COMET researchers at the University of Oxford have estimated the total carbon emissions emanating from the Eastern Rift – the eastern branch of the East African Rift, a zone near the horn of East Africa where the crust stretches and splits.
The new study published in Geochemistry, Geophysics, Geosystems, led by COMET PhD student Jonathan Hunt, working alongside Tamsin Mather and David Pyle as well as colleagues from Oxford and Addis Ababa University, Ethiopia, extrapolates from soil carbon dioxide surveys to estimate that the Eastern Rift emits somewhere between 3.9 and 32.7 million metric tons (Mt) of carbon dioxide each year.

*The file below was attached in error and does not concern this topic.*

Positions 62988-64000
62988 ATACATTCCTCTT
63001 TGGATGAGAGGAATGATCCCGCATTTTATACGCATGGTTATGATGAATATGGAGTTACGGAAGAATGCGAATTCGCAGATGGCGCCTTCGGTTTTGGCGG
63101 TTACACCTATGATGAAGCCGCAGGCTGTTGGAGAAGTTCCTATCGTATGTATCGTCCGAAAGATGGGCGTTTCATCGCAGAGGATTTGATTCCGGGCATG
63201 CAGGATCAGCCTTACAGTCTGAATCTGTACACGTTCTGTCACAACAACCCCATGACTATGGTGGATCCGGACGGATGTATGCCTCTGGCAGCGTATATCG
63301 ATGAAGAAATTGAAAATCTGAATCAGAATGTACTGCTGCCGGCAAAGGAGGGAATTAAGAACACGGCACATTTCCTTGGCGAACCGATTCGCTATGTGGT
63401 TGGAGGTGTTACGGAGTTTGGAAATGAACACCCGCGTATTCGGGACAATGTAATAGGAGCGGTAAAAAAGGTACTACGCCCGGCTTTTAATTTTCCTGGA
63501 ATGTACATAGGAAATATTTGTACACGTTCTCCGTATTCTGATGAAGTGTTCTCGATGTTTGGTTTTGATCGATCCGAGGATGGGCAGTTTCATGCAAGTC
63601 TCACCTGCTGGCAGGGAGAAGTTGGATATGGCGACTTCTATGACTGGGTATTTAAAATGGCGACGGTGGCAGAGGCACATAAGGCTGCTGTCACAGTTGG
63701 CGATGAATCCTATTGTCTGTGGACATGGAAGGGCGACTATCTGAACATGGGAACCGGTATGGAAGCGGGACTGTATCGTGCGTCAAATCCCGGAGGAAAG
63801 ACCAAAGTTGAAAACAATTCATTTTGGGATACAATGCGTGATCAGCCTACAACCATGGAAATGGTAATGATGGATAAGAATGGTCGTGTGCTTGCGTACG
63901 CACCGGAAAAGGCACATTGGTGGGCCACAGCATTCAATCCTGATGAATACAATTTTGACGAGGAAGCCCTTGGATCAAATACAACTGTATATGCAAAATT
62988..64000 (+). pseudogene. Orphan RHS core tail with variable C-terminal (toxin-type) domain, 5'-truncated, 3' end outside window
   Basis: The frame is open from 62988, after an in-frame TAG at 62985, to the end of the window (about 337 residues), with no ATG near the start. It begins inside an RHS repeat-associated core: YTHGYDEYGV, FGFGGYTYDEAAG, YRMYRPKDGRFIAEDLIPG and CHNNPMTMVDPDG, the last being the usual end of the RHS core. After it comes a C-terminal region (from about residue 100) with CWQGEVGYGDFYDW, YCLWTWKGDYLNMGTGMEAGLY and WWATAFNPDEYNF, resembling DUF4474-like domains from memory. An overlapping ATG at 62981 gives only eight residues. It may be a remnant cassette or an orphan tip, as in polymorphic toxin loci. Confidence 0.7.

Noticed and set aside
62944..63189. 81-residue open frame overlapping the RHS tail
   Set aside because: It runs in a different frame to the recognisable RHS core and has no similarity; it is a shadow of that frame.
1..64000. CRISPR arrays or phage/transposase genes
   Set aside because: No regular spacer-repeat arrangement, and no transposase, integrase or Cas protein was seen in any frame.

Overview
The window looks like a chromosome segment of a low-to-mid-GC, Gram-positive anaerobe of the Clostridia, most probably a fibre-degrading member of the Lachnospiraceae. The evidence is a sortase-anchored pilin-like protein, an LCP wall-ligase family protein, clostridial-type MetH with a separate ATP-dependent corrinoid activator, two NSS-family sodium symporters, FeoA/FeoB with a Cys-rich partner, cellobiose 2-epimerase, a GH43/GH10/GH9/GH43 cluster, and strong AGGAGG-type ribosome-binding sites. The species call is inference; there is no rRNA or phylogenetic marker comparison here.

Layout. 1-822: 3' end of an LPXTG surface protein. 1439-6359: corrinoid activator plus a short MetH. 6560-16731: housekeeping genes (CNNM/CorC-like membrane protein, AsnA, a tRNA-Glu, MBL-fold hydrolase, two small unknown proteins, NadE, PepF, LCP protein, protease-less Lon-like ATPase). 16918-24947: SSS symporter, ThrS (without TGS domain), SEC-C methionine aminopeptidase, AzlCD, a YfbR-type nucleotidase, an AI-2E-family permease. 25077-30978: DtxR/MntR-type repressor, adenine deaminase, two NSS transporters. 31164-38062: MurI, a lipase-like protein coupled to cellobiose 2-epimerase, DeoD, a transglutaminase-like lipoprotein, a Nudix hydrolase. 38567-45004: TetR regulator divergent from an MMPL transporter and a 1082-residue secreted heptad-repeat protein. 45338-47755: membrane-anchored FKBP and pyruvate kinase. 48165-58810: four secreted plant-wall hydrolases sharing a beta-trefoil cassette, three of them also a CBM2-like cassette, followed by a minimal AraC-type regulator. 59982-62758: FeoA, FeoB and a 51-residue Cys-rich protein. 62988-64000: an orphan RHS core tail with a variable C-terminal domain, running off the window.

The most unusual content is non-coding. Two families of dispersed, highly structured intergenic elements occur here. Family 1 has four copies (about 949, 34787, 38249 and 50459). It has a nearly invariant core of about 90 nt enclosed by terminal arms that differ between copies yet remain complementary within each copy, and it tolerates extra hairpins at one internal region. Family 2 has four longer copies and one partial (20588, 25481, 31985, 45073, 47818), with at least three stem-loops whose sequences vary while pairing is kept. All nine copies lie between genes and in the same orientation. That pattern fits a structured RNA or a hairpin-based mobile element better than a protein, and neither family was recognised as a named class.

The research demonstrates how, even near some seemingly inactive volcanoes, carbon dioxide from melted rock seeps out through cracks in the surrounding crust.
You can read more about the study on the Deep Carbon Observatory website.
The full reference is: Hunt JA, Zafu A, Mather TA, Pyle DM, Barry PH (2017) Spatially variable CO2 degassing in the Main Ethiopian Rift: Implications for magma storage, volatile transport and rift-related emissions. Geochemistry, Geophysics, Geosystems doi: 10.1002/2017GC006975